The clinical trial was conducted from September 2013 to January 2014. Study setting and trial procedures are presented elsewhere [13]. In brief, school-aged children diagnosed positive for T. trichiura were randomly assigned to one of the following treatment arms: (i) albendazole (400 mg) plus ivermectin (200 μg/kg); (ii) albendazole (400 mg) plus mebendazole (500 mg); (iii) albendazole (400 mg) plus oxantel pamoate (20 mg/kg); and (iv) mebendazole (500 mg). All children were invited 3 and 18 weeks after treatment to provide stool samples on two consecutive days for the diagnosis of STH infections. Duplicate Kato-Katz thick smears were prepared from each stool sample using 41.7 mg templates [14] and quantitatively examined by experienced laboratory technicians for eggs of T. trichiura, hookworms and A. lumbricoides. Slides were read under a light microscope within 60 min after preparation to avoid over-clearing of hookworm eggs [15]. Ten percent of the Kato-Katz thick smears were randomly chosen and re-examined to assure high quality of the microscopic diagnosis [16]. In case of discrepancies, the slides were read again and discussed until consensus was reached. At the end of the study, all children remaining infected from the two schools (Mchangamdogo and Shungi) received treatment according to national guidelines [17].

Statistical analysis

Prevalence of infection with T. trichiura, A. lumbricoides and hookworms was calculated for each treatment arm at baseline, 3 and 18 weeks post-treatment for all children with a complete dataset (2 stool samples at each time point). Differences among treatment arms in CRs 3 weeks and extended CRs (extended CR: children positive at baseline and negative at both follow-ups) 18 weeks post-treatment against T. trichiura, A. lumbricoides and hookworms were assessed using logistic regression.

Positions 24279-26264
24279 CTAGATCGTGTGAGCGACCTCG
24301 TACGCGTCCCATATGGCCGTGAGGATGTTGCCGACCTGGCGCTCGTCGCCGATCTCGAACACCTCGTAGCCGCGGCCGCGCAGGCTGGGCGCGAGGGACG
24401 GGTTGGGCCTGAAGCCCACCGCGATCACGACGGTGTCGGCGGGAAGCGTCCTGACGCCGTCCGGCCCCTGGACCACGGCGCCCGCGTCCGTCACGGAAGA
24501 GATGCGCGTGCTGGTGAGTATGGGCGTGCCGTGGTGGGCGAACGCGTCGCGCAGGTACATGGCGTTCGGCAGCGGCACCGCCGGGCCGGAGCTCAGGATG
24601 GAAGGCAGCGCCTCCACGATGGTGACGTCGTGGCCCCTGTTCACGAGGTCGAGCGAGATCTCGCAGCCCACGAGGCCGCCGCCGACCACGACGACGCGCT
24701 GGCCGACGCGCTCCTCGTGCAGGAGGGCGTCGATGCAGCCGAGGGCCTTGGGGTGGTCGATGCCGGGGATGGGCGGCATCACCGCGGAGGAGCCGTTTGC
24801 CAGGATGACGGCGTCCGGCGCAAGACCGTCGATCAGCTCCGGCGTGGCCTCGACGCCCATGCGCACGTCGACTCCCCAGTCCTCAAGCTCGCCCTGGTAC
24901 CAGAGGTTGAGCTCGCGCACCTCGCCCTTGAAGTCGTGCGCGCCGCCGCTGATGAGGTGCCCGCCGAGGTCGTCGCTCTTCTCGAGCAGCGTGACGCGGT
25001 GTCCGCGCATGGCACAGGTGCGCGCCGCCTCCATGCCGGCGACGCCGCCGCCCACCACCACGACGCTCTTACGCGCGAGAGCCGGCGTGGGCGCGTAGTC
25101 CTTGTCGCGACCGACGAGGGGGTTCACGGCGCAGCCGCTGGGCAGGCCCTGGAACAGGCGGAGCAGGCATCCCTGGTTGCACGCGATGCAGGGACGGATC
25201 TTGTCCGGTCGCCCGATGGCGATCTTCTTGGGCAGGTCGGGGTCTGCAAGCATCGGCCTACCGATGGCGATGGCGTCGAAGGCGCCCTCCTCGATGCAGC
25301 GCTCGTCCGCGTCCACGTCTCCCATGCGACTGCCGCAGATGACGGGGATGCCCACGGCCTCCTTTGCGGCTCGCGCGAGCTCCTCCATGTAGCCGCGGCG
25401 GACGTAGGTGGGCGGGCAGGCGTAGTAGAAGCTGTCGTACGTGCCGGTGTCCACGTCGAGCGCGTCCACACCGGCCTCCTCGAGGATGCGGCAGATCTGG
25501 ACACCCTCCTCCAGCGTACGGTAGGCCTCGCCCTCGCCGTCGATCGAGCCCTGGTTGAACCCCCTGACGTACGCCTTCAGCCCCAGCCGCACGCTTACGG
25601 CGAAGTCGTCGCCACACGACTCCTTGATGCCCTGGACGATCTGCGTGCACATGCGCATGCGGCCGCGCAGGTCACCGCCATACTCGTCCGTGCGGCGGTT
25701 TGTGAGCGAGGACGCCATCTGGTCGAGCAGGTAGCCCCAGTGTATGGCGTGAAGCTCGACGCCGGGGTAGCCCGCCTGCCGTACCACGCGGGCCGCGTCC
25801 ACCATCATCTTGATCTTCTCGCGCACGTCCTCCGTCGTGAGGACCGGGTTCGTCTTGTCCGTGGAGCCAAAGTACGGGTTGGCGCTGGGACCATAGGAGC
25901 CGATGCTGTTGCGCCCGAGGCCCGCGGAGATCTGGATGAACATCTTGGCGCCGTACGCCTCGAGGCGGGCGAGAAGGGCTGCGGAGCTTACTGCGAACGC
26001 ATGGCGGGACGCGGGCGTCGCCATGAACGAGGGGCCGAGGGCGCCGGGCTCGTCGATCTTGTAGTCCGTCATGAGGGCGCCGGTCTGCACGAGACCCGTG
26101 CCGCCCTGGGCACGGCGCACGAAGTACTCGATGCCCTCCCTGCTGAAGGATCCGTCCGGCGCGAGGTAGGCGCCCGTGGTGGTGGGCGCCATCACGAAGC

Geometric means (GM) for eggs per gram (EPG) were calculated by adding 1 to each count (to take the logarithm in case of EPG = 0), taking the GM and subtracting 1 (GM  =  exp ((∑ log (EPG + 1))/n) − 1) [18]. Bootstrap resampling method with 10,000 replicates was used for calculating the 95 % confidence intervals (CI) for the ERRs. We assumed non-overlapping CI as statistical significant difference in ERRs. All arithmetic means (AM) are presented in the Additional file 1: Table S1.

Reinfection rates were defined as children positive at baseline, negative 3 weeks and positive 18 weeks post-treatment. New infections were defined as children negative at baseline and 3 weeks after treatment and positive 18 weeks post-treatment. As all children were by design positive for T. trichiura, new infections according to our definition, were only observed for A. lumbricoides and hookworms. Children negative at baseline and positive 3 weeks later were not included in these calculations (excluded for A. lumbricoides: 4 out of 405 children; and for hookworm: 27 out of 405 children).

Results

Efficacy of drug combinations against T. trichiura 3 and 18 weeks post-treatment